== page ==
N2 - Introduction – Collection of volatiles from plant roots poses technical challenges due to difficulties accessing the soil environment without damaging the roots. Objectives – To validate a new non-invasive method for passive sampling of root volatiles in situ, from plants grown under field conditions, using solid phase micro-extraction (SPME). Methods – SPME fibres were inserted into perforated polytetrafluoroethene (PTFE) tubes positioned in the soil next to broccoli plants for collection of root volatiles pre- and post-infestation with Delia radicum larvae. After sample analysis by gas chromatography-mass spectrometry (GC-MS), principal component analysis (PCA) was applied to determine differences in the profiles of volatiles between samples. Results – GC-MS analysis revealed that this method can detect temporal changes in root volatiles emitted before and after Delia radicumdamage. PCA showed that samples collected pre- and post-infestationwere compositionally different due to the presence of root volatiles induced by D. radicum feeding. Sulphur containing compounds, in particular, accounted for the differences observed. Root volatiles emission patterns post-infestation are thought to follow the feeding and developmental progress of larvae. Conclusion – This study shows that volatiles released by broccoli roots can be collected in situ using SPME fibres within perforated PTFE tubes under field conditions. Plants damaged by Delia radicum larvae could be distinguished from plants sampled preinfestation and soil controls on the basis of larval feeding-induced sulphur-containing volatiles. These results show that this newmethod is a powerful tool for non-invasive sampling of root volatiles below-ground.

AB - Introduction – Collection of volatiles from plant roots poses technical challenges due to difficulties accessing the soil environment without damaging the roots. Objectives – To validate a new non-invasive method for passive sampling of root volatiles in situ, from plants grown under field conditions, using solid phase micro-extraction (SPME). Methods – SPME fibres were inserted into perforated polytetrafluoroethene (PTFE) tubes positioned in the soil next to broccoli plants for collection of root volatiles pre- and post-infestation with Delia radicum larvae. After sample analysis by gas chromatography-mass spectrometry (GC-MS), principal component analysis (PCA) was applied to determine differences in the profiles of volatiles between samples. Results – GC-MS analysis revealed that this method can detect temporal changes in root volatiles emitted before and after Delia radicumdamage. PCA showed that samples collected pre- and post-infestationwere compositionally different due to the presence of root volatiles induced by D. radicum feeding. Sulphur containing compounds, in particular, accounted for the differences observed. Root volatiles emission patterns post-infestation are thought to follow the feeding and developmental progress of larvae. Conclusion – This study shows that volatiles released by broccoli roots can be collected in situ using SPME fibres within perforated PTFE tubes under field conditions. Plants damaged by Delia radicum larvae could be distinguished from plants sampled preinfestation and soil controls on the basis of larval feeding-induced sulphur-containing volatiles. These results show that this newmethod is a powerful tool for non-invasive sampling of root volatiles below-ground.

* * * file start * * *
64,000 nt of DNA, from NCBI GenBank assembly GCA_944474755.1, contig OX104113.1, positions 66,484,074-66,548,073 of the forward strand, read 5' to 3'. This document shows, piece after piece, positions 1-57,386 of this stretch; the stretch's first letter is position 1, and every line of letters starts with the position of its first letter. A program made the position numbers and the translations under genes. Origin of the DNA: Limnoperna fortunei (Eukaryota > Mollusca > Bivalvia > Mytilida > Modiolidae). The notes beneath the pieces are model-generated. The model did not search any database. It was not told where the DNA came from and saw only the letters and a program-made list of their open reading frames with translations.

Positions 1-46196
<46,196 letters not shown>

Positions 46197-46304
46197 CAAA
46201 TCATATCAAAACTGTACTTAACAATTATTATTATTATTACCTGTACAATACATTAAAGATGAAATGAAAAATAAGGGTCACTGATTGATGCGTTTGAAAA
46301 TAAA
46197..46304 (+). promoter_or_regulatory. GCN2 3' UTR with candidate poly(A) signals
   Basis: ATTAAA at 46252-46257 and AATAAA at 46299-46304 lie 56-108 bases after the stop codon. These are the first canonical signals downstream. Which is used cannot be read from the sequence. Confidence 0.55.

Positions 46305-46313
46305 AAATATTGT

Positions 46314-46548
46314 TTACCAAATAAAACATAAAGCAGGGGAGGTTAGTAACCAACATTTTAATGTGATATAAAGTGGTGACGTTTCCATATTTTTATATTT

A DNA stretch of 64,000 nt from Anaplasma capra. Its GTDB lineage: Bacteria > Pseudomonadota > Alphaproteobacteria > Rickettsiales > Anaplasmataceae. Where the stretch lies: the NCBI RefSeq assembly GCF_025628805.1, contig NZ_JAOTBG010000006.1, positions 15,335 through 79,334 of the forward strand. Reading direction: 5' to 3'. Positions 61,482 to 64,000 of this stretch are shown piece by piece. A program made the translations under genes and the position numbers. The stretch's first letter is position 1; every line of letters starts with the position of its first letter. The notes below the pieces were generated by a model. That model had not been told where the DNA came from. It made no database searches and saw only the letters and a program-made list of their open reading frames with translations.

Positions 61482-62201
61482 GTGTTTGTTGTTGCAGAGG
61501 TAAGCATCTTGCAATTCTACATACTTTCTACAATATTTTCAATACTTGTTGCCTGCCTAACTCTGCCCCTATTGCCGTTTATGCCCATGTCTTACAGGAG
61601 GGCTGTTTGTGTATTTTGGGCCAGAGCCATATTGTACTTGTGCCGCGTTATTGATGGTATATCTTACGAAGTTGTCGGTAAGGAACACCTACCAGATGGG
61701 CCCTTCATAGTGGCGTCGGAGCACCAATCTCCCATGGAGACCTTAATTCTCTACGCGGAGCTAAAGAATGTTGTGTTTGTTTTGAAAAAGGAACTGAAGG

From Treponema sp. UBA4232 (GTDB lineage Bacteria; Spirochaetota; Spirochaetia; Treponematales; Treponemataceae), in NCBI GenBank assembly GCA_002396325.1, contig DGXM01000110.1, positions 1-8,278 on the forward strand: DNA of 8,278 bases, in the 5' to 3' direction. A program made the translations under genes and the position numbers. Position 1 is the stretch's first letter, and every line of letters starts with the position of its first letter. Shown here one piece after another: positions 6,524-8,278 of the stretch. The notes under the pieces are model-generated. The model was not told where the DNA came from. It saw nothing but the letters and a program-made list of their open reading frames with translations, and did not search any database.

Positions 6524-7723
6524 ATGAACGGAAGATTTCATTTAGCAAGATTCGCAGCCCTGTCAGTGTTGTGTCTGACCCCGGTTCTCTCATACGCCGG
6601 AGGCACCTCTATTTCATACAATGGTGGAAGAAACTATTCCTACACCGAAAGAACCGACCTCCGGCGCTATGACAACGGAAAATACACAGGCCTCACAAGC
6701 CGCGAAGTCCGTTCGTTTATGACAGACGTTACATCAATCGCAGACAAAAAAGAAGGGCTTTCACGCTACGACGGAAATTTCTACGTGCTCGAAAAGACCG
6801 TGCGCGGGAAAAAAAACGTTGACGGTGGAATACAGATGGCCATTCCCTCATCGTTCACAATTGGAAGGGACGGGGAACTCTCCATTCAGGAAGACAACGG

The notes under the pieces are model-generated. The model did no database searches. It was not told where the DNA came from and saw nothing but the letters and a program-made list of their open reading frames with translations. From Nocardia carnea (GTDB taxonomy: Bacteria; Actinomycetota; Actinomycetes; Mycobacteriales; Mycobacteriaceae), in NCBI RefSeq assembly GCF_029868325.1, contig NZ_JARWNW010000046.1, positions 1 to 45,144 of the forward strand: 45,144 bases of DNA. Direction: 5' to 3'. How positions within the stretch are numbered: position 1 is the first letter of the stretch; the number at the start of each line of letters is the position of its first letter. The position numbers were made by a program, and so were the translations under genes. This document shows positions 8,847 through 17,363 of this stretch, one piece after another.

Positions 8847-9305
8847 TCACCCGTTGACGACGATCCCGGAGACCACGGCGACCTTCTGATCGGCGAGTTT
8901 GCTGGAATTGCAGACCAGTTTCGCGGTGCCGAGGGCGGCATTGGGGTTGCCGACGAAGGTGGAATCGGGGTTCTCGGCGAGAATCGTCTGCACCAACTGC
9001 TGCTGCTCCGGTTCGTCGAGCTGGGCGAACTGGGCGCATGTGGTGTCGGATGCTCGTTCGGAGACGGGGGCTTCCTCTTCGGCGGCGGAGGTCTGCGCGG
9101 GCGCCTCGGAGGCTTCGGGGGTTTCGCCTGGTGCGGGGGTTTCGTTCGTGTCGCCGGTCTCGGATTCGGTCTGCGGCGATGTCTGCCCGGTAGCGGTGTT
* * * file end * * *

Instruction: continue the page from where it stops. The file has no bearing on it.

KW - Brassica

KW - Delia radicum

KW - Field and soil

KW - In situ root volatiles analysis

KW - SPME-GC-MS

U2 - 10.1002/pca.2634

DO - 10.1002/pca.2634

M3 - Article

VL - 27

SP - 343

EP - 353

JO - Phytochemical Analysis

JF - Phytochemical Analysis

SN - 0958-0344

IS - 6

ER -